"Save us, Indy!" Krystal cried.

The ride came to a dead stop.

We waited as the seconds ticked by and the boulder stayed put.  The Indy animatronic doll continued to wriggle suggestively on the rope, its legs squeezed tight.

"I hope you don't need to go to the bathroom," Krystal said.

It was hilarious.

We had to go on Pirates of the Carribean and the Haunted Mansion.  I swear, everytime I go to Disneyland, I end up on those rides.  There's something about them that sparks my imagination.  We also went on the Jungle Cruise and the Buzz Lightyear shooting game and saw Mickey and the Magical Map and the Main Street Parade.

We dined at Cafe Orleans after the parade.  Being Disneyland, prices were outrageous, but Krystal's employee discount got us half off menu price, which bumped it back down to reasonable. I ate a triple cheese Monte Carlo sandwich.  It was like a savory beneign, fried and puffed up and crusted with powdered sugar.  It was so rich, I couldn't eat it all.  So I gave half to one of Krystal's friends and ate some of her blackened chicken and vegetables instead. 

* * *

Other than that, I've been attempting to write short stories this week, which is turning out to be pretty impossible because I can't write short.  For proof, look no further than my "Three Floating Coffins" story, which was originally supposed to be a simple fairy tale.  Today I officially reached the 50,000 word mark--200 pages--and I still have another 12 chapters to go!

I began trying to write a story of a plain girl given false beauty, a magic ring with spikes around the inner circle, and a talking raven.  My tentative title was "Counterfeit Diamond."  Unfortunately, after some 2,000 words, I realized I had a good excuse for the girl and raven to head off on many adventures together.  So I moved on to "The Sword in the Lake," an old story inspired by Lake Tahoe about a man who lost his son and a boy who lost his home struggling to fish the magic sword out of the lake.  That story had an ending, but it was longer--maybe 20 pages--and I couldn't finish it in the few days I had left.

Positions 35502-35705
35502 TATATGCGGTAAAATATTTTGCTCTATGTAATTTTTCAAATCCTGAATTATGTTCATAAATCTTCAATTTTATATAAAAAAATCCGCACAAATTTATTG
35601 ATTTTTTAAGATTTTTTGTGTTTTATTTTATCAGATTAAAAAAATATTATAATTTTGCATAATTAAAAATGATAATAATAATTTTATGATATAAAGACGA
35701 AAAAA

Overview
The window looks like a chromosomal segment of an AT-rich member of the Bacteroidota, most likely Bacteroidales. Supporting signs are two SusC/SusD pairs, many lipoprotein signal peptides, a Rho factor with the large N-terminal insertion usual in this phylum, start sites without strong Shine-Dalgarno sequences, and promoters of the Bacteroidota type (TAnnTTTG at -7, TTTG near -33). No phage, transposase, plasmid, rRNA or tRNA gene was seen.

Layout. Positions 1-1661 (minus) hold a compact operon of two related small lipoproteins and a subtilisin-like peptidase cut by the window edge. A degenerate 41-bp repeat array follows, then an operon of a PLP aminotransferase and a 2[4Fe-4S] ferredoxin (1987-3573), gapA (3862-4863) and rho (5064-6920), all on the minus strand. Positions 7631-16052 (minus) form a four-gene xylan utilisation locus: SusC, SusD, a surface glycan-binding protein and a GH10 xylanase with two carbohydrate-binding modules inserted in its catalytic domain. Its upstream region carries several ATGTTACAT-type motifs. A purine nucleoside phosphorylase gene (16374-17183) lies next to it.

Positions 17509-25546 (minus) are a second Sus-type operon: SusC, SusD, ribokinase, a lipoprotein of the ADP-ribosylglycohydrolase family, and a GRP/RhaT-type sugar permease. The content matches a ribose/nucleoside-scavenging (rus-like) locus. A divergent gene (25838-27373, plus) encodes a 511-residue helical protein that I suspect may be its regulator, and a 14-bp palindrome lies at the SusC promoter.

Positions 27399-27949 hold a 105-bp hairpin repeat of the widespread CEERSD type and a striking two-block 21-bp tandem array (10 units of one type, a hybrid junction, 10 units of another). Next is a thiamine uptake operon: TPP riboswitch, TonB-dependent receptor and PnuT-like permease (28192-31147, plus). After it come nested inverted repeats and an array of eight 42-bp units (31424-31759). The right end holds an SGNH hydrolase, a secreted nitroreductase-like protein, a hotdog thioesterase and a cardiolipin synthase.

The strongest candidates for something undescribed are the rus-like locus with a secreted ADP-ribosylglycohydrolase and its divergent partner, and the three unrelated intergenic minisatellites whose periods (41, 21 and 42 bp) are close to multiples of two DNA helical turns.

Book Review: Graceling

Title: Graceling
Author: Kristin Cashore
Genre: Fantasy (Sword and Sorcery), YA


Within the Seven Kingdoms, children whose eyes turn dual colors are marked as having a Grace, an incredible talent eagerly sought by ambitious kings.  At age 8, Katsa, with one eye green as the grasses and one eye blue as the sky, slapped a man and shattered his skull, forever marking her as a Killer.  Her uncle, the King of Middluns, has spent the years since refining her into his own personal weapon.  It's a role that Katsa has only recently begun to chafe against.  In broad daylight she enforces her uncle's tyrannical will, but in the secret of the night she carries out rescue missions.